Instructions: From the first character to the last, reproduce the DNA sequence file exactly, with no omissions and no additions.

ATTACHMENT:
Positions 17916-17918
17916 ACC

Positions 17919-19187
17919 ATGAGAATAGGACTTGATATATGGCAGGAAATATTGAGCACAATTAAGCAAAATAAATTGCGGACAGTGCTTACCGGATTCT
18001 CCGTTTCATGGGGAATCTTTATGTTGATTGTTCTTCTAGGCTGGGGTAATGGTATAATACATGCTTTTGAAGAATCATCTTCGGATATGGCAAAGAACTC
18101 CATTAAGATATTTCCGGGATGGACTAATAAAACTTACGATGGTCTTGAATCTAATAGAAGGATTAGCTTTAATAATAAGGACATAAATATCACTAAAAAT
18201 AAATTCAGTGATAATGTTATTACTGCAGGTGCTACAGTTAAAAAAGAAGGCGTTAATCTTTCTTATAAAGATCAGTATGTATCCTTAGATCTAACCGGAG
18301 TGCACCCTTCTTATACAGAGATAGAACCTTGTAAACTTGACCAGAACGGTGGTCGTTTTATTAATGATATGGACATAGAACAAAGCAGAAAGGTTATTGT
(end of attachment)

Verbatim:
Positions 17916-17918
17916 ACC

Positions 17919-19187
17919 ATGAGAATAGGACTTGATATATGGCAGGAAATATTGAGCACAATTAAGCAAAATAAATTGCGGACAGTGCTTACCGGATTCT
18001 CCGTTTCATGGGGAATCTTTATGTTGATTGTTCTTCTAGGCTGGGGTAATGGTATAATACATGCTTTTGAAGAATCATCTTCGGATATGGCAAAGAACTC
18101 CATTAAGATATTTCCGGGATGGACTAATAAAACTTACGATGGTCTTGAATCTAATAGAAGGATTAGCTTTAATAATAAGGACATAAATATCACTAAAAAT
18201 AAATTCAGTGATAATGTTATTACTGCAGGTGCTACAGTTAAAAAAGAAGGCGTTAATCTTTCTTATAAAGATCAGTATGTATCCTTAGATCTAACCGGAG
18301 TGCACCCTTCTTATACAGAGATAGAACCTTGTAAACTTGACCAGAACGGTGGTCGTTTTATTAATGATATGGACATAGAACAAAGCAGAAAGGTTATTGT